Privacy regulators believe there must be a push toward greater international cooperation and enforcement if failure to ensure data protection is to be taken as seriously as other corporate offenses.

Speaking at the Global Privacy Assembly’s (GPA) virtual annual conference this week, Bruno Gencarelli, head of data flows and protection at the European Commission, said “it is time to get real” and recognize data abuses cannot be handled by single regulators when the impacts are cross-border, or even global.

Gencarelli pointed out while there are cooperation and mutual assistance agreements in place to pursue cases of fraud, bribery, and corruption for corporates and particular industry sectors, such as financial services, there are no such arrangements in place for serious data breaches or violations of privacy.

He said while most privacy protection legislation has extraterritorial reach, unlike enforcement agencies in other industry sectors, there is no mechanism to ensure cooperation between data regulators.

“This situation needs to change,” said Gencarelli, with data regulators “focusing on practical solutions.”

“Companies often complain there needs to be a global standard for data privacy without realizing there already is one.”

Paul Breitbarth, Director of Global Policy and EU Strategy, TrustArc

For example, if a company suffers a major data breach or compliance problem that affects millions of users in multiple jurisdictions or worldwide, Gencarelli stated it makes sense for regulators to coordinate resources to investigate the same incident in the same way.

He added, “Under the mandate of the General Data Protection Regulation (GDPR), the EU will act to forge cooperation agreements with other data regulators around the world.”

The U.K.’s Information Commissioner Elizabeth Denham, who is current chair of the GPA, also stressed the need for convergence on global privacy laws.

She said there have been multiple cases where the application of various regulations in different jurisdictions has made proper supervision and enforcement “impossible.”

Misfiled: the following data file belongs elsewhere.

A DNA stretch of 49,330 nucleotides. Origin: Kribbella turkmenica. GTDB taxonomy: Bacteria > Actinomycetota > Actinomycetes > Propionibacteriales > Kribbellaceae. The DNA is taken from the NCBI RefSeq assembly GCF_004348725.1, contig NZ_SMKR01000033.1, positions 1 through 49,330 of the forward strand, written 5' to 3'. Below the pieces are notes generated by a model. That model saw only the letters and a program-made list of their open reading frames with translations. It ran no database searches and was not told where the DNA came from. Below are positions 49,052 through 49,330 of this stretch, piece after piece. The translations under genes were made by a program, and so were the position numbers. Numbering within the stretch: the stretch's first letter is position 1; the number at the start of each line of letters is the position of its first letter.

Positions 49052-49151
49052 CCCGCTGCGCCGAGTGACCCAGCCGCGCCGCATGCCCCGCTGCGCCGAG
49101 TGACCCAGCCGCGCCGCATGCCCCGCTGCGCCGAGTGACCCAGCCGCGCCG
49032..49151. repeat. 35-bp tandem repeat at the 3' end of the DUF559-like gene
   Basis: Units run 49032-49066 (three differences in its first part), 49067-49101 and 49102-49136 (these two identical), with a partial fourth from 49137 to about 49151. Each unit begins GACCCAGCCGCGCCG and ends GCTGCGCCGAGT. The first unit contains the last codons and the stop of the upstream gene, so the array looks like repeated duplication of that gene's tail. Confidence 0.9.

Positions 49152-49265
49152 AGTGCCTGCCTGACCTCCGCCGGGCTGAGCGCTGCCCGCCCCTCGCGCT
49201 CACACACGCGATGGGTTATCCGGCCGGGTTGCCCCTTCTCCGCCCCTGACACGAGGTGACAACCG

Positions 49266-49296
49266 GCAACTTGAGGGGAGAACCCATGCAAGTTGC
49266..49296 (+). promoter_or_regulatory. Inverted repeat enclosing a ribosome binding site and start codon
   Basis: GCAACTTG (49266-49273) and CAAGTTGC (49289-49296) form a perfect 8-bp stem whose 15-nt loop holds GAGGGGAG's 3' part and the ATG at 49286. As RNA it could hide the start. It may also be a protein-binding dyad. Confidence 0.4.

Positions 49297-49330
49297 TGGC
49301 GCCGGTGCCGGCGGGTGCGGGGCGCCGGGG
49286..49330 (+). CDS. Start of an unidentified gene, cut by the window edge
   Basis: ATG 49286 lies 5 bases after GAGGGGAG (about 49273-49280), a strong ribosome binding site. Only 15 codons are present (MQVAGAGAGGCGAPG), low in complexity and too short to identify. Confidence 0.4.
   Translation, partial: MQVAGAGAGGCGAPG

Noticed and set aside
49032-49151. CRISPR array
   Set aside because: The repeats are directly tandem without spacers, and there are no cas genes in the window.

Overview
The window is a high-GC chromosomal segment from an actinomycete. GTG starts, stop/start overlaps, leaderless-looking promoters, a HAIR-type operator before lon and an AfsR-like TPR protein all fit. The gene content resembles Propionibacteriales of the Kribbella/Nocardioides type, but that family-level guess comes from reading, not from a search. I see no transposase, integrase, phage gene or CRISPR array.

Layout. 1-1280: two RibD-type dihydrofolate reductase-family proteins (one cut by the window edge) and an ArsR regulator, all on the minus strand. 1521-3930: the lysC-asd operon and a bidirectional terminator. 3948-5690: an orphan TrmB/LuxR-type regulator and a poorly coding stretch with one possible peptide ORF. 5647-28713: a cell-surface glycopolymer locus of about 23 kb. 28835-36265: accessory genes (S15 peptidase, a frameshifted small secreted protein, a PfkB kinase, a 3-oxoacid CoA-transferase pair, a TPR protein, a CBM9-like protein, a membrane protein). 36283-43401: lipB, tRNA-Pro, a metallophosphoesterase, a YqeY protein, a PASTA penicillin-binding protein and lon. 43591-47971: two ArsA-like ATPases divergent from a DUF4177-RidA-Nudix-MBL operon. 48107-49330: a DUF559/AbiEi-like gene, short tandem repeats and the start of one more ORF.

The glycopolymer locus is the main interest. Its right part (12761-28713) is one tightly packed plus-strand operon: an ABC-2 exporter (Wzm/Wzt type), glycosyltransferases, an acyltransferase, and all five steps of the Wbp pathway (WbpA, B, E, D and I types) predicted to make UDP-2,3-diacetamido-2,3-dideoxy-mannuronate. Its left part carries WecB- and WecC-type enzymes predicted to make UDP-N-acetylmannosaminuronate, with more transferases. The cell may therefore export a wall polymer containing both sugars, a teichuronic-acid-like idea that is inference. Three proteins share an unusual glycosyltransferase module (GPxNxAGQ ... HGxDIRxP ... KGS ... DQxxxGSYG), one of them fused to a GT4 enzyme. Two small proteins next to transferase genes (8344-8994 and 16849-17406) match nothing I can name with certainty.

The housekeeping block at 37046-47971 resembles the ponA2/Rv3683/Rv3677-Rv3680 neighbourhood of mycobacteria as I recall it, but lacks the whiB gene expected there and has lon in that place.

As such, she said “a common language of personal data” that enables the adoption of similar or identical data principles and provisions in all regions would help move toward convergence. Setting up international standards that guarantee adequate protection of human rights, including protecting personal data and privacy, would be a step forward, said Denham.

However, she added it will not be easy, as regulators, businesses, policymakers, and civil society need to come together. “It will mean compromise and accepting there is no perfect solution,” said Denham.

An imperfect starting point?

A global common standard on data protection and privacy does already exist. Human rights organization the Council of Europe established “Convention 108” in 1981 to lay the framework for harmonized standards on data protection. It was revised and renamed as Convention 108+ in 2018 to bring it in line with the GDPR.

Some data experts have suggested that as the convention is championed by the European Union, many countries could see becoming a signatory as a step toward gaining an adequacy decision from the European Commission, meaning their domestic data regimes are on par with the GDPR.

However, regulators and data experts concede the convention suffers from two key stumbling blocks.

First, outside of the European Union (whose member states must implement it), a lot of countries have still not signed on. Only nine countries that are not Council of Europe members are signatories, including Mexico and Argentina. Notable absences include Japan, China, India, Brazil, Australia, New Zealand, Canada, and the United States.

Second, hardly any companies are aware the convention even exists.

“Companies often complain there needs to be a global standard for data privacy without realizing there already is one,” said Paul Breitbarth, director of global policy and EU strategy at privacy compliance technology company TrustArc. Nor do they realize its basic principles underpin new privacy legislation in California, Brazil, and China.

“If the private sector knew this was the case, it would be easier to work toward a global standard and global compliance,” he said.

Alessandro Mantelero, professor of Private Law and Technology at the University of Turin in Italy, questioned whether a global standard should equate to a “gold standard,” and if so, whether it could be achieved quickly.

“For the EU, the gold standard is the GDPR, but many countries in other regions have adopted privacy legislation that is not in line with it and the gap is relevant,” he said. “We cannot imagine other countries can put in place in a few short years the same kind of legislation that took the EU decades to achieve.”